Amazon has unveiled its long-awaited smartphone - The Fire Phone -containing an in-built Kindle store. The development has been described as "a further means of locking consumers into the Amazon ecosystem".
The device, currently only available in the US on pre-order, is priced at: $199 or $27 a month for the 32GB version, including 12 months free Amazon Prime, or $299 for the 64GB model, exclusively through the American network provider AT&T. It ships on 25th July.
At a live presentation to select journalists and guests in Seattle, the home of Amazon's headquarters yesterday (18th June), the company's founder and c.e.o Jeff Bezos said that "patience, persistence, and obsessive attention to detail” were the keys to Amazon's success.
He unveiled the 4.7 inches long Fire Phone, which has a 13 MP camera competitive with the Samsung S5 and iPhone 5S phones and offers 3D effects and gesture controls.
It does this through four infrared cameras, which allows users to change an image's perspective by moving their head. The owner can also scroll through a webpage or bring up menus by tilting the smartphone in their hand.
The phone also comes with Amazon's content eco-system in built, allowing users to access the Kindle e-book store, Audible, the Kindle Lending Library through Prime membership and even swap "seamlessly" between Audible and reading through "immersion reading", or Wispersync for voice. Amazon Music will also be inbuilt on the device, along with 200,000 videos including exclusives and Bezos said Fire TV would be available on the device "as soon as possible".
One of the most striking new features of the phone which may cause alarm to bookshops is the Firefly function, which allows phone owners to use the in built camera to recognise texts, images and sounds in the vicinity such as a book, film or CD, and link to the Amazon store for customers to buy it directly.
The "image recognition technology" pulls up information on the product through Amazon's database which links to the Amazon store. It can work for physical products such as art, but it can also recognise songs on the radio or programmes on TV. Bezos showed a dedicated Firefly button on the Fire Phone and said that the database had the ability to recognise "hundreds of millions" of items.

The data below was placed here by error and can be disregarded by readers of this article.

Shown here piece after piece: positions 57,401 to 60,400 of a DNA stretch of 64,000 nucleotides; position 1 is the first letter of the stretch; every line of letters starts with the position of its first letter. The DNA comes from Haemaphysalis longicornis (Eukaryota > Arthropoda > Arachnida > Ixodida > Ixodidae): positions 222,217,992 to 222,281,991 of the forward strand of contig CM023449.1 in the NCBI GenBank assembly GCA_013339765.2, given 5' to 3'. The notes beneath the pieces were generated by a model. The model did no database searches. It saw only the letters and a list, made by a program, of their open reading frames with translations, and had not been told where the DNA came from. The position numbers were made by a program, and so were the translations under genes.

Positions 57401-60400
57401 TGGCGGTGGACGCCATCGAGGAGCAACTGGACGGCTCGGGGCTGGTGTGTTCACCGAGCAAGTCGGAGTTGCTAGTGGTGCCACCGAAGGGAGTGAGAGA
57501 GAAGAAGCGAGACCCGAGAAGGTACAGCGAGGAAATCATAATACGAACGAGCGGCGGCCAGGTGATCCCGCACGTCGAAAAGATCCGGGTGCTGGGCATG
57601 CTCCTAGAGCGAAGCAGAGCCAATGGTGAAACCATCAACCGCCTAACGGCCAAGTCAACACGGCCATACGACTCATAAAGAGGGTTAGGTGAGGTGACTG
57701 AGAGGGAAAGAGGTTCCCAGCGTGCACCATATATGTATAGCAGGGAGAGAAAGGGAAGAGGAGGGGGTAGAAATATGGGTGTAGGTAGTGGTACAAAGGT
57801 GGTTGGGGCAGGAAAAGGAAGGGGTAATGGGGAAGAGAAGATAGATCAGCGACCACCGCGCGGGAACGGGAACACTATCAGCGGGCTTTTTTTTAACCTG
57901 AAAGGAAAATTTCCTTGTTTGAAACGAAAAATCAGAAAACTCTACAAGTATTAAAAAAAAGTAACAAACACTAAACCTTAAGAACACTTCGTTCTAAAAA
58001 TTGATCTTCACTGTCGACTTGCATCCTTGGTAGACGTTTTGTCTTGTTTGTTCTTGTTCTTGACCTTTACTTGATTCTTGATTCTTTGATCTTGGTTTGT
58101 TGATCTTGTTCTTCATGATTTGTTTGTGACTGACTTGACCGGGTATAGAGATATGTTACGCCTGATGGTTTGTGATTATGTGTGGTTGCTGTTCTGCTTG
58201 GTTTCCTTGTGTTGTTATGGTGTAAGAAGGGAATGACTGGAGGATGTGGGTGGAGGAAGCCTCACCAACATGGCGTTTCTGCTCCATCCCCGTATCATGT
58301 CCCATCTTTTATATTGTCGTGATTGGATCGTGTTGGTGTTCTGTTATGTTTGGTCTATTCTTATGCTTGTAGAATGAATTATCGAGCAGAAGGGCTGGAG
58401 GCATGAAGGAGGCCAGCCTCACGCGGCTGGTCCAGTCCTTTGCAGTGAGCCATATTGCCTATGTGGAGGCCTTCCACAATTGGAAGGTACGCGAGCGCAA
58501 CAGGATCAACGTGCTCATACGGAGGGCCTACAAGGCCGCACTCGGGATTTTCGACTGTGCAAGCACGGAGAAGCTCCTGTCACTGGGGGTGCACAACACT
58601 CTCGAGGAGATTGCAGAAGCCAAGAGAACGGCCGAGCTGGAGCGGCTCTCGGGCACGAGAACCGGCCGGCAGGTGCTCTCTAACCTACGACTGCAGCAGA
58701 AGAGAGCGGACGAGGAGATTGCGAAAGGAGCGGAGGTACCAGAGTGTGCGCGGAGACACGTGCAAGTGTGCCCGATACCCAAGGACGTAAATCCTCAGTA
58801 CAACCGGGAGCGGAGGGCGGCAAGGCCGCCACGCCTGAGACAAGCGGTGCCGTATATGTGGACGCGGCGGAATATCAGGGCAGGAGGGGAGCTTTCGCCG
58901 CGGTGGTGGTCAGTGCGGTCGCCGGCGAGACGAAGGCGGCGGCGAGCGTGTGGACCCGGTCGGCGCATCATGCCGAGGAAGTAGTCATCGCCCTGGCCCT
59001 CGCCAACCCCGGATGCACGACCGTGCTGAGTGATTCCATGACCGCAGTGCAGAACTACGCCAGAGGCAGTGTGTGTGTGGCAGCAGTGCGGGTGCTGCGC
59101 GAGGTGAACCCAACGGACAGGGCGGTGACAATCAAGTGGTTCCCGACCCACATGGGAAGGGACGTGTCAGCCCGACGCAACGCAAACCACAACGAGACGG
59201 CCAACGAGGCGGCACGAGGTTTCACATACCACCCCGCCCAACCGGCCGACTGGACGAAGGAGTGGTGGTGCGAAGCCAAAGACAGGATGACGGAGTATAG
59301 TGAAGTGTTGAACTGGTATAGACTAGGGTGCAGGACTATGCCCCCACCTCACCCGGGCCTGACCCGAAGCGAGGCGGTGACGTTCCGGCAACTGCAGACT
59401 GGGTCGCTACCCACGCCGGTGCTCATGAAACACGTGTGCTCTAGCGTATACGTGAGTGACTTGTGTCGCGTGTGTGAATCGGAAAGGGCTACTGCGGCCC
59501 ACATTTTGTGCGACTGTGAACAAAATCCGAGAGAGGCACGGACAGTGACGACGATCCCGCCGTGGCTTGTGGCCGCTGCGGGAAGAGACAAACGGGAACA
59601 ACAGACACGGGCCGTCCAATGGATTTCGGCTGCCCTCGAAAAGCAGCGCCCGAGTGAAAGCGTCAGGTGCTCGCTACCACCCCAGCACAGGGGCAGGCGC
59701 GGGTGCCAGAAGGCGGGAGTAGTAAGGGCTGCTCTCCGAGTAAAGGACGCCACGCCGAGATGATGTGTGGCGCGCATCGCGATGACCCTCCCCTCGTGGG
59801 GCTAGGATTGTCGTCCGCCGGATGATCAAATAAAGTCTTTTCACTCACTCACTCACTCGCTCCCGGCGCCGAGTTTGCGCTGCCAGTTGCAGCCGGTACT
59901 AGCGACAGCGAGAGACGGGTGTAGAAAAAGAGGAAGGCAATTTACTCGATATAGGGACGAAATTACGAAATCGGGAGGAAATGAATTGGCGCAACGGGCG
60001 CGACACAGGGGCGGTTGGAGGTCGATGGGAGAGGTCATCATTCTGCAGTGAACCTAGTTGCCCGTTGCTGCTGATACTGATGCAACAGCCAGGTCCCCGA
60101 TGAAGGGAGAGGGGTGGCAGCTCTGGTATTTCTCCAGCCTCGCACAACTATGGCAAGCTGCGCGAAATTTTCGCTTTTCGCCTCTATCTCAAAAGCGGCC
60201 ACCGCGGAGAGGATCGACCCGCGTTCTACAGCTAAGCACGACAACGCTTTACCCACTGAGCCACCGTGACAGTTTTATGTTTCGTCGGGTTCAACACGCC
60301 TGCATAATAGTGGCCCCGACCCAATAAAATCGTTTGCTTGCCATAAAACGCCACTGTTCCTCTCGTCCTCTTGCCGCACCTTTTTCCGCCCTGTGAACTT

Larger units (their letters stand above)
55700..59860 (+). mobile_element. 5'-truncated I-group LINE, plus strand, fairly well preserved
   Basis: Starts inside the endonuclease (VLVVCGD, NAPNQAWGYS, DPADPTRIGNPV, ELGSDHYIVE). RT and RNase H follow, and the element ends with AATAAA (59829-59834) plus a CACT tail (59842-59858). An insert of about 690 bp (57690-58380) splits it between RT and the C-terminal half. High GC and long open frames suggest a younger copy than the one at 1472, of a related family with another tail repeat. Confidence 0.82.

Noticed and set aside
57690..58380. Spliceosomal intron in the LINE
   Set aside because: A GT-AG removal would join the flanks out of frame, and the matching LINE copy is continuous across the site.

The phone will also have "tilt controls" for newspaper articles or books, allowing e-books to automatically scroll at a set speed down the screen. Users would touch the screen to stop the scroll or lift to continue reading. Small tilts would make e-books scroll slowly while more dramatic angles of tilting would make the title scroll faster, for example.
In reference to the level of speculation around the unveiling of the product, Bezos said it made sense for people to ask if Amazon was building a phone. He added: "But we internally asked a different question: 'How would it be different? Can we build a better phone for our most engaged customers?'"
Bezos added: "I think the most important thing we've done over the last 20 years is earn trust with customers. We've worked hard to do that."
Douglas McCabe, an analyst at Enders, said: “You can see the retail strategy behind the launch is very straightforward. It is a further means of locking consumers into the Amazon ecosystem and making more purchases. Clearly more and more consumers are on their smartphones all the time. As those volumes have increased, it has made it inevitable that Amazon would go down this route.
“It doesn’t feel to us like it is a game changer in terms of specification and functionality - it looks like a good competitive product but the reality is the majority of people already have a smartphone. Amazon is trying to position it as a product people would swap to from the much-loved phones they already own, which is a tall order.
“I think strategically it makes sense from the perspective of selling products. From that perspective, the real loyalist people who buy everything from Amazon will swap maybe. But in the end in makes more sense from a supply perspective."
“As for reading, I think there is a certain type of consumer who hops on a train for 10 minutes and might want to read on their phone, but for longer sitting reading, people prefer larger screens.”